I have this time around – Mending My Nets was an interim non album track from around 2 years ago. I thought it should be included on the album as it is still relevant and would fit quite well. 

However, because of various circumstances, I didn’t have the original master file, so I thought I would go ahead and re-record the whole thing. I used the opportunity to bring some more atmosphere to it and maybe make it a little darker to fit the other tracks.

Aligning them sonically is easier that way as then a line of sight can be traced through most, if not all of the other tracks on the record.

How do you plan to continue your personal and professional development as a musician?

For me, right now I’m just happy to see where the next journey takes me.  Especially after all but walking away from music and recording in the last 2 years.  Whichever way it takes me, I’m sure I’ll be happy with it, no matter what that stretch of the journey might bring.

I’m only just now starting to enjoy the collaboration of being back in a band again, and all that open mics bring with them.  It’s taken a while to dig in to what I want to achieve and start to embrace the process again.

A real opportunity to play with other musicians who do it purely for the pleasure of it, and of course the offshoot of that is that it entertains people along the way, which is always good.

There’s definitely a very long road ahead, but I’m getting on track with it to a degree with some fabulous friends and musicians who have nurtured me back on to the creative course I deviated far away from.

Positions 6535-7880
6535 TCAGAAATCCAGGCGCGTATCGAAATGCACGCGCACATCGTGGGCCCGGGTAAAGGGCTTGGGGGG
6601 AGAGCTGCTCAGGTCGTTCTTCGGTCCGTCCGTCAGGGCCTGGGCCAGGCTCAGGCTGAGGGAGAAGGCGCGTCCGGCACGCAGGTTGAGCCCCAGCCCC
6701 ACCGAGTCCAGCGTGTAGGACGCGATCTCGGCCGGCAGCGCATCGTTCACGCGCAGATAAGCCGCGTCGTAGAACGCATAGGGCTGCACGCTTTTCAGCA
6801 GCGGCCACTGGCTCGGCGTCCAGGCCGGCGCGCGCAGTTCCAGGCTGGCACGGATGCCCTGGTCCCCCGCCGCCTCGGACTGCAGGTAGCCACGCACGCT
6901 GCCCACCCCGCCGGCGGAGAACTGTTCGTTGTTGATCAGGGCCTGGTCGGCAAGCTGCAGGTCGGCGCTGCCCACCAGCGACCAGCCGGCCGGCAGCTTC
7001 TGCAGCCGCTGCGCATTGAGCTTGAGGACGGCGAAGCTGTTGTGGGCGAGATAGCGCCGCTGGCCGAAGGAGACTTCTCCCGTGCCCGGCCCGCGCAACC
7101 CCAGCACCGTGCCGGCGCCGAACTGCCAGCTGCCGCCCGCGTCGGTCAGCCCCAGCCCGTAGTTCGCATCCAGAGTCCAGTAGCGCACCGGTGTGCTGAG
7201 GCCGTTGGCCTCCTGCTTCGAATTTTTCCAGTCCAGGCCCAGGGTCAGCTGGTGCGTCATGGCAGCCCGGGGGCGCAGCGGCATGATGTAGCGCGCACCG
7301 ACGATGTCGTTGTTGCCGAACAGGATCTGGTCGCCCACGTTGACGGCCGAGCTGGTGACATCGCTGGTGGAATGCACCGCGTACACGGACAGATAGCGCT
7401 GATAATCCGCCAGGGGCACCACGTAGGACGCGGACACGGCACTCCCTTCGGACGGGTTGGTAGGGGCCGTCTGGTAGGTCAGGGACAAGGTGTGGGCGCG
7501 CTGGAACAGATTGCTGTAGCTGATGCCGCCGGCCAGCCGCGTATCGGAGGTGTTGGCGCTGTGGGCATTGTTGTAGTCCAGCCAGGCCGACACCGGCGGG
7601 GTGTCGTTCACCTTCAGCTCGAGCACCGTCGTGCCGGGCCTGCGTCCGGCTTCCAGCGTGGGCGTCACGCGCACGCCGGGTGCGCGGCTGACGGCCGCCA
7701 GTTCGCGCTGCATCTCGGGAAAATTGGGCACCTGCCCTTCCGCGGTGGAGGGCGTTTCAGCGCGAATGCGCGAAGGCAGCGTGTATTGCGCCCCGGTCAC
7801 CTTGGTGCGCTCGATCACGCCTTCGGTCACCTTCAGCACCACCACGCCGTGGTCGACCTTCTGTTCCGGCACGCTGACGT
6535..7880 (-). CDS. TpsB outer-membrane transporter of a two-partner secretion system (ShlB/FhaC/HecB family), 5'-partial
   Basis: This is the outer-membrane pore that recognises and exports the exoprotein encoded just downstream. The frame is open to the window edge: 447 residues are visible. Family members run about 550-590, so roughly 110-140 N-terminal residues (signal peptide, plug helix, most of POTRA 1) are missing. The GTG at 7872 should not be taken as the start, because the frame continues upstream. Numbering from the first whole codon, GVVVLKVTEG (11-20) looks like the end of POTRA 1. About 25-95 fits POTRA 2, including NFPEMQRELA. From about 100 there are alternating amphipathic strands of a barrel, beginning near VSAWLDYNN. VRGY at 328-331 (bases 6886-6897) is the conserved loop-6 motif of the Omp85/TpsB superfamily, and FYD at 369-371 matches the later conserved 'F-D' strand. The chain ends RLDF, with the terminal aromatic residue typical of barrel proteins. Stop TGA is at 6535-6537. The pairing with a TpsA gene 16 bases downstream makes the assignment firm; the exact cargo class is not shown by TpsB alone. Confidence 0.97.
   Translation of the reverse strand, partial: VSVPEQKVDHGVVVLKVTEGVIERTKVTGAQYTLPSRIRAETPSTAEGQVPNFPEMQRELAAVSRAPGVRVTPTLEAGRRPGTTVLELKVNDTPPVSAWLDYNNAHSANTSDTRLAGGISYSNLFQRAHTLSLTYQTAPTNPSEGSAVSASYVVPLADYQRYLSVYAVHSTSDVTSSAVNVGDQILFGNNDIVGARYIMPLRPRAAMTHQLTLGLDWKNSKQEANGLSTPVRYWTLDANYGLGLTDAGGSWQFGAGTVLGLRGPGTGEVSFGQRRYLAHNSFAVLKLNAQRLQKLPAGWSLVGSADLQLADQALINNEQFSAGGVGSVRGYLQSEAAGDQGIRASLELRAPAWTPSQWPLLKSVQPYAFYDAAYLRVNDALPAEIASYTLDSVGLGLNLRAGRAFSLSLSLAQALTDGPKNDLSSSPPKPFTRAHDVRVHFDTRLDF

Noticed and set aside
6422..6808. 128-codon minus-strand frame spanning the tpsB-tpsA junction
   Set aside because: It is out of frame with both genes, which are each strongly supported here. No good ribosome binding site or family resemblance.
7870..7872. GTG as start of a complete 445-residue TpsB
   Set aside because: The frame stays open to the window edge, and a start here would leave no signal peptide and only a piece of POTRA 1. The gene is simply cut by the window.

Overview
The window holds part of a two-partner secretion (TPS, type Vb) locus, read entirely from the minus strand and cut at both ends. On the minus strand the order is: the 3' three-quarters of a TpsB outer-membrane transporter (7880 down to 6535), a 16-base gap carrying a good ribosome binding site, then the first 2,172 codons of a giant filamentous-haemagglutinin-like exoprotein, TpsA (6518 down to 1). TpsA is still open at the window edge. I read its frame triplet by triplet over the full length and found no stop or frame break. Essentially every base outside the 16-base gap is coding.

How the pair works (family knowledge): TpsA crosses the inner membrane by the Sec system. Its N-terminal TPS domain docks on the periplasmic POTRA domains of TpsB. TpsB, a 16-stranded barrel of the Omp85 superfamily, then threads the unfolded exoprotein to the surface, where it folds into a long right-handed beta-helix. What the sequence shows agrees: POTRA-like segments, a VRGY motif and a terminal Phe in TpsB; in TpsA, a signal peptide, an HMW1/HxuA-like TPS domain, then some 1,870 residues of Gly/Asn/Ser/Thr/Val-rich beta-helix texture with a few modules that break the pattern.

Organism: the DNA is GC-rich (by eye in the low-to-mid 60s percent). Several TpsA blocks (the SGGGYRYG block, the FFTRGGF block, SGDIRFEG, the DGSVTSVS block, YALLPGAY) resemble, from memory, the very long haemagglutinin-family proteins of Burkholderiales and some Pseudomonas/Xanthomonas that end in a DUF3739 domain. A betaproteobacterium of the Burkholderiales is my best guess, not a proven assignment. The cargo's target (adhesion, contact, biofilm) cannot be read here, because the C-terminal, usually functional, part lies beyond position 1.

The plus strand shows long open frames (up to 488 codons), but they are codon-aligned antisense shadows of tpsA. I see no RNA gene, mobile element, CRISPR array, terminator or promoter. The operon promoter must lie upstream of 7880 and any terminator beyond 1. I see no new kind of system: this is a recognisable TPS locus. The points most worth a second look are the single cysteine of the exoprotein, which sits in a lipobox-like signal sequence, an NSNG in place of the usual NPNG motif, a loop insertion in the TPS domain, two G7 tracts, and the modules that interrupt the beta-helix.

It’s been thrown into sharp focus doing this project as to just how close I got to not returning to music at all.

How do you think the digital age has changed the essence of music, both positively and negatively?

I think it’s been as good as it has been destructive.  Good from the point of view that pretenders such as myself can have an album or two on Spotify and other streaming services with a relatively easy onboarding experience.

But then on the other hand, it dilutes what is out there and it’s more difficult to find artists you would like through all of the noise and clutter.  It really is a swings and roundabouts process and there are both snakes and ladders for each.  It does mean that it makes your work incredibly difficult to be heard in all that commotion, but I’m fine with that. I do it for myself, not to have tens of thousands of listeners.

How do you confront and deal with criticism, both constructive and otherwise, in your career?

I genuinely don’t.  I’m eternally grateful for those who believe in what I’m doing and are kind enough to lend an ear, or support, but equally those that don’t like what I do are equally entitled to their own opinion also.  To be fair, I probably wouldn’t like what they have on their playlists either.

Who knows? If someone comes to me with a genuine gripe, I’d like to try to take it on board and learn from it.  That’s’ what music is all about.  It’s one of those rare things that everyone can have an opinion on and all be right at the same time. I just try to do right by the song.

How have you evolved as an artist from your first performance to now?

Confidence. Belief. Respecting your peers and being humble. Really there is no more and no less than that in reality. Obviously collaborating with other players helps greatly and adds a few more things to your own playbook, but for me, it’s nothing without those four things.

Next steps?

Well, a few gigs with Delta Connection and we will see where the creativity makes a stop off next.  Might be an EP next time. Much less pressure.